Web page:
SPEECH BY PRESIDENT TONY TAN KENG YAM AT THE 99/15 OFFICER CADET COURSE COMMISSIONING PARADE AT SAFTI MILITARY INSTITUTE ON 17 JANUARY 2016
Graduands of the 99/15 Officer Cadet Course
Ladies and Gentlemen
Singapore celebrated 50 years of independence last year - a milestone in our young nation’s history. We have enjoyed peace and prosperity because we have never taken our success and security for granted. A strong defence force is vital for Singapore’s stability, security and dynamism. Our SAF pioneers recognised this hard truth in the early years of Singapore’s independence. They built the SAF into the professional, ready and respected armed force that it is today. Singaporeans too, display this spirit when they rally behind National Service, and support their loved ones in uniform.
Today, the world is very different from what it was 50 years ago. Globalisation has brought us greater opportunities but also fiercer competition. Our security environment is increasingly complex and volatile. Just three days ago, in Jakarta, a group of gunmen launched a series of gun and bomb attacks in the heart of a busy commercial district, which left 8 people dead and more than 18 wounded. These heinous acts are a stark reminder that terrorism is a real and severe threat to our security. In Southeast Asia, more than 700 Indonesians and over 200 Malaysians have joined ISIS -- and this includes personnel from the military! We must remain vigilant and resilient as one people, to withstand, recover and rebuild from any challenges that might come our way. The trust and social cohesion between the different races and communities in Singapore that we have built up over the last 50 years must never be allowed to fracture.
All of us here today can take pride in how far the SAF has come. From its humble beginnings of two infantry battalions, two ships and no air force, the SAF today holds its own in highly complex and multi-layered military scenarios. These capabilities also enabled the SAF to make a real difference in peace time. Over the last year, the SAF assisted in the search and locate operations for AirAsia QZ8501, provided assistance to our neighbours during the Kelantan floods and deployed staff from the Changi Regional Humanitarian Assistance and Disaster Relief Coordination Centre to work closely with the Nepalese Army in aid operations after the Nepal earthquake. In the coming months, the SAF will lead the multinational Combined Task Force 151 for the fourth time, as part of the international coalition effort to combat piracy in the Gulf of Aden.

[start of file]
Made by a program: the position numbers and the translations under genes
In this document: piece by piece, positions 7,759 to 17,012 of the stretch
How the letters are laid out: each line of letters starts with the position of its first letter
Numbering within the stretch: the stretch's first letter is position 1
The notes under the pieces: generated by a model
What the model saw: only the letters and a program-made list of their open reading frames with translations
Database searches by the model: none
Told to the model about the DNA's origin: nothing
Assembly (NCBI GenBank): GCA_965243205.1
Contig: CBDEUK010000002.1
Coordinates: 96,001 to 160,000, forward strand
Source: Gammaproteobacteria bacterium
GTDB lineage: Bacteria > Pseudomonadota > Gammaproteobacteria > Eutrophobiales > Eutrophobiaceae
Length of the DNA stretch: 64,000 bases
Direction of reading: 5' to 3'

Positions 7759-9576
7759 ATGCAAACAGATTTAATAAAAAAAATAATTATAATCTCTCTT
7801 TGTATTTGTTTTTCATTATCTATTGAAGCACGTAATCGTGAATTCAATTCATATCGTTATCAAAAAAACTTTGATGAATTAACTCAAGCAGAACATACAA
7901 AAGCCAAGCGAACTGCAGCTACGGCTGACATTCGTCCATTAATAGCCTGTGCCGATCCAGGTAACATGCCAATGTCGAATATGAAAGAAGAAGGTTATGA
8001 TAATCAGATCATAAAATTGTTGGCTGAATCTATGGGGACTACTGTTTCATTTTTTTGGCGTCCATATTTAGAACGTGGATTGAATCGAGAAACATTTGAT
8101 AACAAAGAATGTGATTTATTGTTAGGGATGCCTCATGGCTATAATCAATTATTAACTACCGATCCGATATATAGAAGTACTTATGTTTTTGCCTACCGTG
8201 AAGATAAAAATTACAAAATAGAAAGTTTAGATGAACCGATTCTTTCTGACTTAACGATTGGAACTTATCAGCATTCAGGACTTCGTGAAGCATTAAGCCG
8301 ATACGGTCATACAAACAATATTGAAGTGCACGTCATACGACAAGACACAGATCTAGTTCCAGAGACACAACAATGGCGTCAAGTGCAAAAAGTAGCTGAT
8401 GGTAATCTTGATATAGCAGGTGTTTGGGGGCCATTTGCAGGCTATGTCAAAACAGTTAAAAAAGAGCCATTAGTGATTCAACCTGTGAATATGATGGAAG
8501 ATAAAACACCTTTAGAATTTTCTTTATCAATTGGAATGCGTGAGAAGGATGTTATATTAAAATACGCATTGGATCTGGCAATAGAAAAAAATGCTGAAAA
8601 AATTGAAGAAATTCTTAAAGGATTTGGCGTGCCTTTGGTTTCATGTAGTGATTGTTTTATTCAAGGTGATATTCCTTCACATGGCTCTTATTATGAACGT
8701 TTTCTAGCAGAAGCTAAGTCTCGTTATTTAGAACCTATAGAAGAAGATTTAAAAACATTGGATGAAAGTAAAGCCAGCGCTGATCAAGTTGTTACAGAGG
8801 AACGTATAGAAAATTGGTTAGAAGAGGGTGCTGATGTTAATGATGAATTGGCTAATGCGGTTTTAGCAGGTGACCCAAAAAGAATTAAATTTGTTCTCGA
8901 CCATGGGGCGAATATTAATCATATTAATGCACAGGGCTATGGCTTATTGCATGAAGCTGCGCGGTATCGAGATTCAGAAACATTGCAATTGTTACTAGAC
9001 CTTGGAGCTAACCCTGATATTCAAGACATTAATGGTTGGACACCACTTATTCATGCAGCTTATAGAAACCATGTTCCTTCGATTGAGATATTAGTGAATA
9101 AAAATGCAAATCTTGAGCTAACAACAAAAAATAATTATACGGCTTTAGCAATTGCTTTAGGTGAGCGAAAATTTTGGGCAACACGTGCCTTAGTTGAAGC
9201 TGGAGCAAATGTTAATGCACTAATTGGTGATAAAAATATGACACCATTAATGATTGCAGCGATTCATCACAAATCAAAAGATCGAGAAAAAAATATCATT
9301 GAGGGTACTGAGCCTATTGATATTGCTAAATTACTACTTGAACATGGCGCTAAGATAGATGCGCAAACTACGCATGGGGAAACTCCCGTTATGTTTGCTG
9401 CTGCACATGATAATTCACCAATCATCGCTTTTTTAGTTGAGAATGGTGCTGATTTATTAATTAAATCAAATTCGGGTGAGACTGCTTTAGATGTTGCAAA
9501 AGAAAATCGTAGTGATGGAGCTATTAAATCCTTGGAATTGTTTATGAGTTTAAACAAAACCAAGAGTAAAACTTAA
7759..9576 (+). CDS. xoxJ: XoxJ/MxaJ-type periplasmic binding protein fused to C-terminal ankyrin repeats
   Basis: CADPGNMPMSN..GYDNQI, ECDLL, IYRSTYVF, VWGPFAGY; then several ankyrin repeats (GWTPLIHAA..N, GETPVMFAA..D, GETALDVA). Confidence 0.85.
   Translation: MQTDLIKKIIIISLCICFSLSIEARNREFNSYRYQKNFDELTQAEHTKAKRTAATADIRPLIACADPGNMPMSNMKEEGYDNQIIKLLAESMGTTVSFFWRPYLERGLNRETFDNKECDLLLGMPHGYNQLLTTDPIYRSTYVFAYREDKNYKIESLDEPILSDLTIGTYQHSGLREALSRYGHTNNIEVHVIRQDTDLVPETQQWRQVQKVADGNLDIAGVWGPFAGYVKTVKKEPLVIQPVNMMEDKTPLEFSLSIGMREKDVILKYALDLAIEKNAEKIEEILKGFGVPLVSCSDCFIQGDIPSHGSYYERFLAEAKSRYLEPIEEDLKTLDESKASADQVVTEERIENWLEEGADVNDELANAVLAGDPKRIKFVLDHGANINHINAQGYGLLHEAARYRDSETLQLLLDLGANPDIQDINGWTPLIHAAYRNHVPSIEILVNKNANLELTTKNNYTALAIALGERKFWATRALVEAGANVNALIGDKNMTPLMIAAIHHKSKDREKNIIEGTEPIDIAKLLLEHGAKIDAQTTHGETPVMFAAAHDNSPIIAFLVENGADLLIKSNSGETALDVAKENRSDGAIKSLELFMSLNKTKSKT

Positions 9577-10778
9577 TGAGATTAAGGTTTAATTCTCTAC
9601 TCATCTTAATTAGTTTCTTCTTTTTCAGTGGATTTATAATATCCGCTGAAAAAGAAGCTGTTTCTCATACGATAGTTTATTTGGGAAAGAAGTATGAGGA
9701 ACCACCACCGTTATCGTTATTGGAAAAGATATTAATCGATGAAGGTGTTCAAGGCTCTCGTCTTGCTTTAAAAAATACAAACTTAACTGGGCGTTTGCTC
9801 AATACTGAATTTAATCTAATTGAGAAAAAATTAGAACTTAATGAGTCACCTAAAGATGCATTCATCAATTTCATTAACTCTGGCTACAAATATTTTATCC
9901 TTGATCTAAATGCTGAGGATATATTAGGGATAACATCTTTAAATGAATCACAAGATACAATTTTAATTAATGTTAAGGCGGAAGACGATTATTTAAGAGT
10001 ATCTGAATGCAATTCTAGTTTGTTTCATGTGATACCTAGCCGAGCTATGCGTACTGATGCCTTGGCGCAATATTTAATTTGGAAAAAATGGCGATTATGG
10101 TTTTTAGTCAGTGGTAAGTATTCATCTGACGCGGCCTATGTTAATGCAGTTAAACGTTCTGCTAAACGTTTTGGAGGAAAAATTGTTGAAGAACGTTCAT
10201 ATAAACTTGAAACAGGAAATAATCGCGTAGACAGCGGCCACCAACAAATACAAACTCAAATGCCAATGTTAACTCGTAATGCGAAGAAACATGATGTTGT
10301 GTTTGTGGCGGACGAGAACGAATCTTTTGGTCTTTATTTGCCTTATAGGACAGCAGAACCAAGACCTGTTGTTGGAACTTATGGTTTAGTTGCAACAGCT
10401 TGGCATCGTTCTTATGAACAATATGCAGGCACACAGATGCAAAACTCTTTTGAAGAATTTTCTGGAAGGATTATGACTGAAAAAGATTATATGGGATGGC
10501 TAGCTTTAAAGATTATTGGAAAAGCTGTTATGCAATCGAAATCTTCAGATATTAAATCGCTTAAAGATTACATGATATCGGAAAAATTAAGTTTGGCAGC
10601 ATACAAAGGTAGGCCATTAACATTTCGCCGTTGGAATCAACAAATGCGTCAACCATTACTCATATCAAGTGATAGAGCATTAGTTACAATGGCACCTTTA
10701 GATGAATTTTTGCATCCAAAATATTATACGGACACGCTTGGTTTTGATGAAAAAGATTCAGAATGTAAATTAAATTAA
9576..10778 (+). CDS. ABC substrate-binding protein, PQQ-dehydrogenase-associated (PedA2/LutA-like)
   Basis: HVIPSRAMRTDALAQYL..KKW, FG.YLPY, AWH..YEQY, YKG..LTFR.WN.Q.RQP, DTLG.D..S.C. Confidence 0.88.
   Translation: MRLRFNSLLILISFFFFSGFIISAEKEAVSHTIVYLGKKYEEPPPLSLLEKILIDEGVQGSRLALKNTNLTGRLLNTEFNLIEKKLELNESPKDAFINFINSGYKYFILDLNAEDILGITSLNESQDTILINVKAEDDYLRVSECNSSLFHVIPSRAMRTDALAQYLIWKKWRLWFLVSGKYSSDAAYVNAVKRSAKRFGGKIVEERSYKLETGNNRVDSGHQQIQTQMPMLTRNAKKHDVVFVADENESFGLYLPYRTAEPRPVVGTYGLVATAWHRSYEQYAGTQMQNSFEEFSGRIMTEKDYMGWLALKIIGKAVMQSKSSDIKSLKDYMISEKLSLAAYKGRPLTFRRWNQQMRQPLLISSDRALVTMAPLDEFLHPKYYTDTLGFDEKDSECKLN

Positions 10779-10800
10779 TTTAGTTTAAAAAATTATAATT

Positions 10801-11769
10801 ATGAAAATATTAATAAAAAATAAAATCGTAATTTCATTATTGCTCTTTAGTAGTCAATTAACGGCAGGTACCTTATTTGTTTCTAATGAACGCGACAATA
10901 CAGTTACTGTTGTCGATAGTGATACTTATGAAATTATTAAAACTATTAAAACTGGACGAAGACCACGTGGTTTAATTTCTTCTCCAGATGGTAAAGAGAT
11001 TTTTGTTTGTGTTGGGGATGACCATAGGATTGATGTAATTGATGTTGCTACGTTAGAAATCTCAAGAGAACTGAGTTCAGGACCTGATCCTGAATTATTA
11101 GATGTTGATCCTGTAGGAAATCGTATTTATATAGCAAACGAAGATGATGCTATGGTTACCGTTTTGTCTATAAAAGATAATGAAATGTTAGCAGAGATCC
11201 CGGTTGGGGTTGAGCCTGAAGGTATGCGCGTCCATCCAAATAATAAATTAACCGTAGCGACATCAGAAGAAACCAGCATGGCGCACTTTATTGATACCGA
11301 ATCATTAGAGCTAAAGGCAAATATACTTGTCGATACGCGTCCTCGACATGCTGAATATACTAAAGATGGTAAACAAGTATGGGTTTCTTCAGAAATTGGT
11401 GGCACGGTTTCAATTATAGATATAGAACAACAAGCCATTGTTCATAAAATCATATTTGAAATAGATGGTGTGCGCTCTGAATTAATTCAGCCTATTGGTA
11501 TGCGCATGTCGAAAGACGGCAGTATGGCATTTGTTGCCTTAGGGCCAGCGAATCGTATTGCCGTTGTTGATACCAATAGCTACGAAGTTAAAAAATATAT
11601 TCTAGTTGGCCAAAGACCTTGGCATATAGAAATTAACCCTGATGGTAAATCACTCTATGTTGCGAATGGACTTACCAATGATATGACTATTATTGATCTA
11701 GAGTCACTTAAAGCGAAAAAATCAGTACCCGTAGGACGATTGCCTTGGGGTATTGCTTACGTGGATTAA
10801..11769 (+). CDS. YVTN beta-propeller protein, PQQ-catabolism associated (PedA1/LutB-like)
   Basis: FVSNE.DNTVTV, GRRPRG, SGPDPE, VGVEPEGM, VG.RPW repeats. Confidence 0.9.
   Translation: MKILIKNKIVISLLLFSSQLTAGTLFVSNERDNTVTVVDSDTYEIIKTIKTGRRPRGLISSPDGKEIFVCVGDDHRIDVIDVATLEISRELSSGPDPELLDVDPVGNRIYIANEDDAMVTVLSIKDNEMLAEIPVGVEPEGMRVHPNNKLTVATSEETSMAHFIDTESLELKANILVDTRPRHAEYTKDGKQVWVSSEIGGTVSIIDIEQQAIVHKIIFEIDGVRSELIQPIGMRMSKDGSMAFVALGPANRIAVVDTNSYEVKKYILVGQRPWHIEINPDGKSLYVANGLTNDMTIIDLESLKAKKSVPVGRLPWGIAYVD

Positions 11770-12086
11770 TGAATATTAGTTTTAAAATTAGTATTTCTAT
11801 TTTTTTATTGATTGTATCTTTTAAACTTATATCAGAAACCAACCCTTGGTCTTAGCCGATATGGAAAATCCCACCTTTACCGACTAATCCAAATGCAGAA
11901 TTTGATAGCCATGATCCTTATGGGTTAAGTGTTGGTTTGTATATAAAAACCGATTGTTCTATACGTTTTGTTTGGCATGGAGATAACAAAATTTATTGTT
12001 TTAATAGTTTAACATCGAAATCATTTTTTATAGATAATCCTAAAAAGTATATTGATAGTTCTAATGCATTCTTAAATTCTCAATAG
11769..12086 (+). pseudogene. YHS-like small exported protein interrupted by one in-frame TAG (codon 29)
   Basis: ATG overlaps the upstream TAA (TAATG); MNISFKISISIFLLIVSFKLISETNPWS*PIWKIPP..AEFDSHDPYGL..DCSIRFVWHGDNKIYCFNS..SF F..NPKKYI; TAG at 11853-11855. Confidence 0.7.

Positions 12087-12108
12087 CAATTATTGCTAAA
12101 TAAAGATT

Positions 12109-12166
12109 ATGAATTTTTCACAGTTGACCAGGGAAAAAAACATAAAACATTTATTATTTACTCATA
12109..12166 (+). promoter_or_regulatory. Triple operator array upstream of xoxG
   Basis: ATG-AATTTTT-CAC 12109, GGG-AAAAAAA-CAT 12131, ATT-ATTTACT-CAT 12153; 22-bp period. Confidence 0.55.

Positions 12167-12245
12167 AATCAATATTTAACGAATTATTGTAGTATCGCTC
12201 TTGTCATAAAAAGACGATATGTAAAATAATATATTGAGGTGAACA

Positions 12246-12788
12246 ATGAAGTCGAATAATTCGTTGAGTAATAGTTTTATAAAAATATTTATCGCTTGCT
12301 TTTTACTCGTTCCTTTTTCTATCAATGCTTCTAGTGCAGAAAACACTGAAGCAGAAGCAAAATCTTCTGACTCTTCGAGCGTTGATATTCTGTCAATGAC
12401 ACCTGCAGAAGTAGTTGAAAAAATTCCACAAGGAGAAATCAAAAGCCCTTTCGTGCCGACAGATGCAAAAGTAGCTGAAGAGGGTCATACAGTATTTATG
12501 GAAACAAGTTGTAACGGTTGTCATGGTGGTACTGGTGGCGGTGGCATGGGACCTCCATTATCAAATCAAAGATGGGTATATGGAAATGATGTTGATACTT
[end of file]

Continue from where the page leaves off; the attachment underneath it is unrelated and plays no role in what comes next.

The modern and professional capabilities that the SAF possess today were built up through steady investments in our defence capabilities. In the next 15 years and beyond, the SAF will undergo further transformation in order to tackle the new threats that are emerging on the horizon. Our own defence technology community will continue to play a critical role enabling the SAF to tackle a wider spectrum of threats to our security by fighting as a networked military, with greater precision, and at faster speeds.
Even as we use technology to sharpen our war-fighting capabilities, it is the quality of leadership in the SAF that remains the greatest determinant of its potential. SAF’s achievements today were built on the sacrifices and hard work of the first batches of SAF officers, who stepped forward at a time of great uncertainty in the late 1960s when relations with our immediate neighbours were tense following the Separation and Konfrontasi, and the Cold War was raging. The British was planning to withdraw their troops but the pioneer generation of SAF officers persisted in courage and laid the foundations for the SAF that we have today.
SAF officers today must carry on in the same indomitable spirit of our pioneers to overcome the new challenges on the horizon and lead us into the next chapter of the Singapore story. They must embrace the same convictions and lead the men and women under their charge in the firm belief that we can only depend on ourselves to defend our country and our way of life.
To those on parade today, I congratulate you on your successful completion of the Officer Cadet Course. In the past 38 weeks of physically demanding and mentally rigorous training, you have proven your worthiness and readiness to be appointed as officers of the Singapore Armed Forces. I am pleased to note that among you today are two foreign officer cadets – one from the Malaysian Armed Forces and one from the Royal Thai Army. Your presence here is testament to the warm and close ties that our nations share. In an era of increasingly complex challenges that transcend international boundaries, it is these bonds of friendships that will bring creative and innovative solutions to the common challenges which we face.
This is a proud and defining moment for you and your loved ones. I wish you the very best as you embark on the start of your leadership journey.